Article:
18 Feb Ask the Guidance Center Experts, Blank Slate Media, February 10, 2021
In this monthly column, therapists from North Shore Child & Family Guidance Center answer your questions on issues related to parenting, mental health and children’s well-being. To submit a question, email NSCFGCexperts@gmail.com.
Question: My sons, who are four and seven, seem to be having more bad dreams than usual. They’ve both woken up during the night saying they were scared that we would die or get sick and they’d be left all alone. Any tips how to handle these nightmares?
—Up at Night
Dear Up at Night: The pandemic is impacting the daily lives of our children in numerous ways, with anxiety related to remote learning difficulties, loss of social activities and fear of illness and death creating a mental health crisis. So, it’s no surprise that COVID worries are also encroaching on their nights.
With our younger clients, we use creative ways such as drawing or playing with toys to help them express and process their fears. Many of them have been drawing scary monsters or big waves that overwhelm them, which reflects the fact that feel they have no control over the virus. Odds are that your boys are having the same thoughts.
There are several things you can do to help your kids at bedtime. First, suggest that they comfort themselves with items that help them feel safe, such as a favorite stuffed animal or a special blanket. You could also try a practice that we use with clients, called “Grounding in the Five Senses,” which involves thinking about five things you can see, four things you can touch, three things you can hear, two things you can smell and one thing you can taste. This process helps them let go of their worry of the future and focus on the here and now.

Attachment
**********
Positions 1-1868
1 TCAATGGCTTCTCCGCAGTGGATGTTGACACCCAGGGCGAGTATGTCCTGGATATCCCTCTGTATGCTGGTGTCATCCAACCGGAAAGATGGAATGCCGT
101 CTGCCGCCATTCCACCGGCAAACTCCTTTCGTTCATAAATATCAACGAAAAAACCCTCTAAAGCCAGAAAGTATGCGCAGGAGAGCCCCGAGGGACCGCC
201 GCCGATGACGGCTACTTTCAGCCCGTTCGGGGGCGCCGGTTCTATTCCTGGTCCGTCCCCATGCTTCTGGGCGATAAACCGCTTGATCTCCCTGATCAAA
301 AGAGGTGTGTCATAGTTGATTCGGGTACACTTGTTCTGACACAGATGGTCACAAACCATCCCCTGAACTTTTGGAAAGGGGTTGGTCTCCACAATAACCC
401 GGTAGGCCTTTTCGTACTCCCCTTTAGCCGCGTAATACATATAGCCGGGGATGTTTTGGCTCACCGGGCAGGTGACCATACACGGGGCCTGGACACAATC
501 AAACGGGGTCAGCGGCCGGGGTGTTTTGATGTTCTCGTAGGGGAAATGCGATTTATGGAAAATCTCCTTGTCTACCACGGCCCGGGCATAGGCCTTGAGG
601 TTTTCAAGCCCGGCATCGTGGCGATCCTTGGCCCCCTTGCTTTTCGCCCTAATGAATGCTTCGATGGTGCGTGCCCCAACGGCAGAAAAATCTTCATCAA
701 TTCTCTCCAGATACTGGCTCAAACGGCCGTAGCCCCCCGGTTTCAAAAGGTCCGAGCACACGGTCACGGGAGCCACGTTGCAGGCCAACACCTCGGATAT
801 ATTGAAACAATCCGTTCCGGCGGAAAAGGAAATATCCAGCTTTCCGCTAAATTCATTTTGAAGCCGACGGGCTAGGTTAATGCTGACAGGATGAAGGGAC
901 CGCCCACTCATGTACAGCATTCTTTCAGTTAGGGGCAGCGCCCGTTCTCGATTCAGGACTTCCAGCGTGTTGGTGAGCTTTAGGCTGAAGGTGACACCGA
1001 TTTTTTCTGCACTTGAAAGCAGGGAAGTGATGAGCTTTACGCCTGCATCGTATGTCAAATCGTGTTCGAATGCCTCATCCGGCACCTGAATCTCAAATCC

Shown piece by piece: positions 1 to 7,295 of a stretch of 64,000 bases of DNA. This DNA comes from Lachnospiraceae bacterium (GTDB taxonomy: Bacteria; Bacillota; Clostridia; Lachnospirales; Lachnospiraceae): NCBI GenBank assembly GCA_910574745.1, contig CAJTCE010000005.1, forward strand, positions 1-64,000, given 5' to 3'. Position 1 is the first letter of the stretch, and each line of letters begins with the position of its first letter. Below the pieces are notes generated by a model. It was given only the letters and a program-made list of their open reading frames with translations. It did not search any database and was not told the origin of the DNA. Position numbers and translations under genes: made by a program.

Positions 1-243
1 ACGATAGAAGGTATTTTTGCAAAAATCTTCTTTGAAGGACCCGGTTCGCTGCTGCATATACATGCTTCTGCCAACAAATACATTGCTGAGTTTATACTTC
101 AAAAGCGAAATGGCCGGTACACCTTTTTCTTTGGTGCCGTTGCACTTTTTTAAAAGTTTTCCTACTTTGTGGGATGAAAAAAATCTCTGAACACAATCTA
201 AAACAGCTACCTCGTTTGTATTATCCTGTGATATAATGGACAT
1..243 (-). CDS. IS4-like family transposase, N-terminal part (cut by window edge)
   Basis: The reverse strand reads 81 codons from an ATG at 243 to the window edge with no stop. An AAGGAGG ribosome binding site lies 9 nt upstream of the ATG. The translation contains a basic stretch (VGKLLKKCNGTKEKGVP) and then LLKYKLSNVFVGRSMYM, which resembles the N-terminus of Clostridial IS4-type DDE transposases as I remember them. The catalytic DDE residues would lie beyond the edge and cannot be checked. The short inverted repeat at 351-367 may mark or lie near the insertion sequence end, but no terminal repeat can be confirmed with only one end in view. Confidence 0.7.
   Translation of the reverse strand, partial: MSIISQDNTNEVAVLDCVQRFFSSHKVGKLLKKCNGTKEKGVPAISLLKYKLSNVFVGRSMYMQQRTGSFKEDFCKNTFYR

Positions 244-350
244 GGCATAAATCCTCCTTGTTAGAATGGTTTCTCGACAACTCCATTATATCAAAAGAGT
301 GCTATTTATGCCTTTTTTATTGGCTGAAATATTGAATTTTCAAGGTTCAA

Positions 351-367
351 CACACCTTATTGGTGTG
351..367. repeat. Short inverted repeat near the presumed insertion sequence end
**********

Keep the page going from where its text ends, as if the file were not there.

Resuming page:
Some other strategies:
- Stick to their normal bedtime routine, perhaps reading an extra book that focuses on a happy, comforting topic.
- Validate their worry and other feelings so they feel seen and heard.
- Model reassurance and safety either verbally (“I’m here, I will protect you”) or physically with a hug.
- Encourage them to imagine happy endings for their dreams before bedtime.
- Limit their exposure to COVID-related news—but do respond to any of their questions in an age-appropriate way.
Question: As the mom of a daughter who has depression and anxiety, I feel guilty thinking about spending time on my own needs. Is it selfish to want some me-time?
Dear Exhausted Mom: Have you ever heard that if an airplane loses cabin pressure, parents should put on their oxygen masks first, so they are able to help their children?
It’s way past time that moms (and dads, too) learn that self-care isn’t selfish, especially if you have a child with special needs. If you are depleted and neglect your own mental and/or physical health, you won’t be able to be there for your family.
Prioritize your wellness, even if you have to tell yourself you are doing it for your daughter. The basics: Get enough sleep; fit in some exercise, even in five-minute spurts (it all adds up!); add a short period of meditation to your daily routine; and eat healthy foods. Most important of all: Ask for help! Family and friends rally around you if your child has cancer. Chances are, they’ll want to be there for you when the issue is mental health.
During the pandemic, North Shore Child & Family Guidance Center is seeing clients remotely via telehealth platforms or, when deemed necessary, in person. To make an appointment, call us at (516) 626-1971 or email email@example.com.